On visits to nursing homes across the nation, journalist Beth Baker has witnessed profound changes. Culture change leaders are tearing up everything - the floor plans, the flow charts, the schedules, the lousy menus, the attitudes, the rules - and starting from scratch. They are creating extraordinary places where people live in dignity and greet the day with contentment, assisted by employees who feel valued and appreciated. Perhaps most surprising, these homes prove that a high quality of life does not have to cost more. Some of the best homes in the nation serve primarily low-income people who are on Medicaid.

In this new book, Beth tells the story of a better way to live in old age. Although each home is different, they share common values: respecting individual choices; empowering staff; fostering a strong community of elders, staff, family members, and volunteers; redesigning buildings from a hospital model to a home (where pets and children are part of everyday life); and honoring people when they die.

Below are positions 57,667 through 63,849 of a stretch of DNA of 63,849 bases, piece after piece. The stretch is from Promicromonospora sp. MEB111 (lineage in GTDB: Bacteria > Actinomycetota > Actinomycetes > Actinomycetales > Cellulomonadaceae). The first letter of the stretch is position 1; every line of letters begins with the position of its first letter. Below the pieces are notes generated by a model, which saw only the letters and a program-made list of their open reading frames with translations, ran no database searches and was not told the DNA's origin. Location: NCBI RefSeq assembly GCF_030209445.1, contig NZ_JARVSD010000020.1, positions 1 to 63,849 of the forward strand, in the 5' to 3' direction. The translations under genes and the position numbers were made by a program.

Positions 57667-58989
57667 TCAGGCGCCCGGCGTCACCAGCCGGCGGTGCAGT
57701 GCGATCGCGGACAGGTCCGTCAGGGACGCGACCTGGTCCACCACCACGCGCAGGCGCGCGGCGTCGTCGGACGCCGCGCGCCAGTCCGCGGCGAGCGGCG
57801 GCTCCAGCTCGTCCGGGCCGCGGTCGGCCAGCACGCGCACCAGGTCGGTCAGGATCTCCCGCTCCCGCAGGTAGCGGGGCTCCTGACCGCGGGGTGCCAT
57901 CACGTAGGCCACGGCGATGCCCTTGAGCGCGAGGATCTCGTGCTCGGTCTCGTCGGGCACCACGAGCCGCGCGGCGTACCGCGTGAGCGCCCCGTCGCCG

Her visits to more than two dozen facilities include those associated with the Eden Alternative, Green House, Kendal, Planetree, and the Pioneer Network. Whether these transformational homes become the norm or the domain of a lucky few is the question that faces the next generation of elders, the baby boomers.

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Beth Baker

 May 2007
 Illustrations: 12
 Pages: 284
 Dimensions: 6 x 9

Order from your favorite book source.

Paying for Mom: Little-Known Laws Force Families to Fund Parents' Care
Five-Star Rankings
One Way to Check Out a Nursing Home
Computer Games and the Aging Brain

New Ways to Aid the Old
By Beth Baker
Special to The Washington Post
June 12, 2007
Beth talked about her book at the Washington Ethical Society, Washington, DC.
on May 6, 2007.

Listen to the talk (7.6MB MP3 file)

Read the transcript of her talk
(PDF file)